“The success rate of sanction appeals reveals a culture of ‘sanction first and ask questions later’. This is not only ineffective and a huge waste of money but also has a devastating effect on thousands of people’s lives.

“People need a system that can take into account their situation, set suitable work search requirements and where necessary apply sanctions at a level that won’t limit their chances of employment. Whilst it is vital that people receiving taxpayers’ support do their utmost to find work, the model needs to work and not make it harder for claimants to find a job.

“To date, Work Programme contractors have been responsible for twice as many sanctions on the people referred to them as they have successfully helped people find work. Combined with Citizens Advice’s latest figures this paints the strongest picture yet that the system is not working as it should.”

JSA Sanctions map

Image: LloydM under CC BY 2.0

Tuesday, 15th April, 2014 2:45pm



Filed under: Island-wide, Isle of Wight Jobs, Isle of Wight News, Top story

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6 Comments on "The Isle of Wight has the highest problems with JSA Sanctions in the South East"

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Robert Jones
This, remember, is happening in an unemployment black-spot. It’s probably true that people give up looking for work out of season too quickly, but they need encouragement and support, not punitive measures like sanctioning benefit – which is low enough in the first place: try living on it. What depresses me about this story is not so much the government’s attack on the poor – I expect… Read more »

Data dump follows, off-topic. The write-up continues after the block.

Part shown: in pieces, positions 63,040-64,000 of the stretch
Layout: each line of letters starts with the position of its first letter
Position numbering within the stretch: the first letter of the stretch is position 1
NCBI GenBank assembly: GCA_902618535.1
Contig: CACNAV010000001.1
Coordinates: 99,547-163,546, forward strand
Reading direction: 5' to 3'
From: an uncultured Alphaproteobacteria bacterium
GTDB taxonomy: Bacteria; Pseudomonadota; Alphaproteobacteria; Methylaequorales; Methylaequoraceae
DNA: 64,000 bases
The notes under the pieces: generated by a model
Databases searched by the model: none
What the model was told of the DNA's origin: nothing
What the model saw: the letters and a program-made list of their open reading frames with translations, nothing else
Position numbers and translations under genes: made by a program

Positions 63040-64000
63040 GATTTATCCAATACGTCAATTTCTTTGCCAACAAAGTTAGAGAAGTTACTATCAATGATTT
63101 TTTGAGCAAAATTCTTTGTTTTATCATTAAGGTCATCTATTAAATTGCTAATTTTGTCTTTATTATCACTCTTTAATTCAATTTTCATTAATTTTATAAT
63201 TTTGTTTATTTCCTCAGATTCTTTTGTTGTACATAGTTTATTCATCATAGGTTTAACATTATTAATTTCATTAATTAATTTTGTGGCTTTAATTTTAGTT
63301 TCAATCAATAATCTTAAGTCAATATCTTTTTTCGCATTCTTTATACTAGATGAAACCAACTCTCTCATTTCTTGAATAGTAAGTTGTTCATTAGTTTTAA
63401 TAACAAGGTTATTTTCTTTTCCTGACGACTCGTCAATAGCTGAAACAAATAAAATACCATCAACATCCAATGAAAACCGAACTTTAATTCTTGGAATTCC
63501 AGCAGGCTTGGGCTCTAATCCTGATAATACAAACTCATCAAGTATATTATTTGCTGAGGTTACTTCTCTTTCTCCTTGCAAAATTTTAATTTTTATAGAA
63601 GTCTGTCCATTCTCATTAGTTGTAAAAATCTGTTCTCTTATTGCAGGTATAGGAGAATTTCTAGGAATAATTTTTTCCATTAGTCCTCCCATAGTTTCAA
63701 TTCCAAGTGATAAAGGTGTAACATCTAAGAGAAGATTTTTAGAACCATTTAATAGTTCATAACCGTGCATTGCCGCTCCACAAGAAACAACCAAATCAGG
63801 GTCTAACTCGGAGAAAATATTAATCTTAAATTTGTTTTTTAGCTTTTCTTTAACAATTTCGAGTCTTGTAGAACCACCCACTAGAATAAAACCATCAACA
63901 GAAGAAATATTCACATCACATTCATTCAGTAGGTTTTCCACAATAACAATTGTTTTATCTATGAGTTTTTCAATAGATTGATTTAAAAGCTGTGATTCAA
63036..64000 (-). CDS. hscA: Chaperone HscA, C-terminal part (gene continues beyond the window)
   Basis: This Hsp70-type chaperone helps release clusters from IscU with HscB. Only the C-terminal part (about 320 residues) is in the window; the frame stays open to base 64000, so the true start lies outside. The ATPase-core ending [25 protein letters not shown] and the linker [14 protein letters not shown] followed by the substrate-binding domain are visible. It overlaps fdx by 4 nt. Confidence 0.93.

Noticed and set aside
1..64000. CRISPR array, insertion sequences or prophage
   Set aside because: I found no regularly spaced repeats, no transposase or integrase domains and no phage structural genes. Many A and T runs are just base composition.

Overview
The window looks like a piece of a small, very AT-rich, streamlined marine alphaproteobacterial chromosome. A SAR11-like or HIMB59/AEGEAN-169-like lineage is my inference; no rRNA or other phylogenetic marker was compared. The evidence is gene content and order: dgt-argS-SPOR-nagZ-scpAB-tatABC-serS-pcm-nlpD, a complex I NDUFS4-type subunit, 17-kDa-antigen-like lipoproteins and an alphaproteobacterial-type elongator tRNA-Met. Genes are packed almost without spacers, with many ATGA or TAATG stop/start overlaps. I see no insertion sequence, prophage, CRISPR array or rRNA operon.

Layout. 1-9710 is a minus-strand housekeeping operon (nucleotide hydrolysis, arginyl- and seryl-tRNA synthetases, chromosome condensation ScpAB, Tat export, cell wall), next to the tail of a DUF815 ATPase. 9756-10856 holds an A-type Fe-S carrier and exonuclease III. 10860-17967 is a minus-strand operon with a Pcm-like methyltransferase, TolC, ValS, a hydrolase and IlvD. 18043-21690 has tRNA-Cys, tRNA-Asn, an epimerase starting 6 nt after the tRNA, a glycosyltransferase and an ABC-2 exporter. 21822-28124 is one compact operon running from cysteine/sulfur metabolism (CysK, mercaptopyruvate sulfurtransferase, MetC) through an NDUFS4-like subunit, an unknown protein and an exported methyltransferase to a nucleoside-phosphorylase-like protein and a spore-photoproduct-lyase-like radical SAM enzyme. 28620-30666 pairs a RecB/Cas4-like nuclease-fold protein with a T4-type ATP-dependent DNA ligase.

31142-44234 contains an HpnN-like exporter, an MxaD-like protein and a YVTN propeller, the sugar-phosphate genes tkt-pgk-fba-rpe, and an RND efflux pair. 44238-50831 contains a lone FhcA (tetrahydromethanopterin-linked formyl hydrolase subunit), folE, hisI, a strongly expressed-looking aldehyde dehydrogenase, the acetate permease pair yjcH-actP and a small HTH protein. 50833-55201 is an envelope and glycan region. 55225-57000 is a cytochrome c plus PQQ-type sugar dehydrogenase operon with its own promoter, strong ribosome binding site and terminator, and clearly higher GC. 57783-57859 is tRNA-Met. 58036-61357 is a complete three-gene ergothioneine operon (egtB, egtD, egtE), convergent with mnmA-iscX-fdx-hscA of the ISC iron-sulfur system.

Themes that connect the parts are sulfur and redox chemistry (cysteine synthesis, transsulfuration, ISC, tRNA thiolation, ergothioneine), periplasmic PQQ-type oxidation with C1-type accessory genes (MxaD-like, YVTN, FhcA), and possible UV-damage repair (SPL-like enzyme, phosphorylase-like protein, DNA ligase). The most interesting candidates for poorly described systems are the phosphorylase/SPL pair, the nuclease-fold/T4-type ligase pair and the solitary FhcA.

Mr Einsteins Ghost
When I had the misfortune to be unemployed 3 years ago, with one or two exceptions, I found the staff (Ryde JC) to be uninterested at best, and incredibly defensive in their attitude; Indeed, their was what I would call a siege mentality. The last time I went there was just a few weeks ago, just to look at vacancies. I found one (on their very cumbersome… Read more »

Lee get them organised, take them all down the Jobcentre and tell the Jobcentre to get them a job.See if they sanction them then.

People should do things themselves rather than rely on others to hold their hands, but yes demonstrate by all means because nobody thinks there’s a problem unless you do. The danger is becoming downtrodden by it all. On the other hand there are not a few who would sit back and happily let the liberals do it all for them. Ian Duncan=Smith has been allowed to get… Read more »
My son is constantly being sanctioned for what seem to be trivial reasons, no doubt the staff at Broadlands House are enjoying their power trip and inflating their egos this way. It doesn’t solve any problems in fact it makes them worse. The lad needs help and advice not blanco & bullsh*t when he asks for help from these people. These staff need to be reminded that… Read more »
S T Osmund
I am not by nature a political animal, but I can’t help contrasting the sanctions applied to the most deprived of our nations with the support given by David Cameron to Maria Miller when she walked away with nearly £1 million of tax payers money spent on her family including her parents. People on benefit are labelled “scroungers”. Mrs Miller apparently “did a good job” in pursuing… Read more »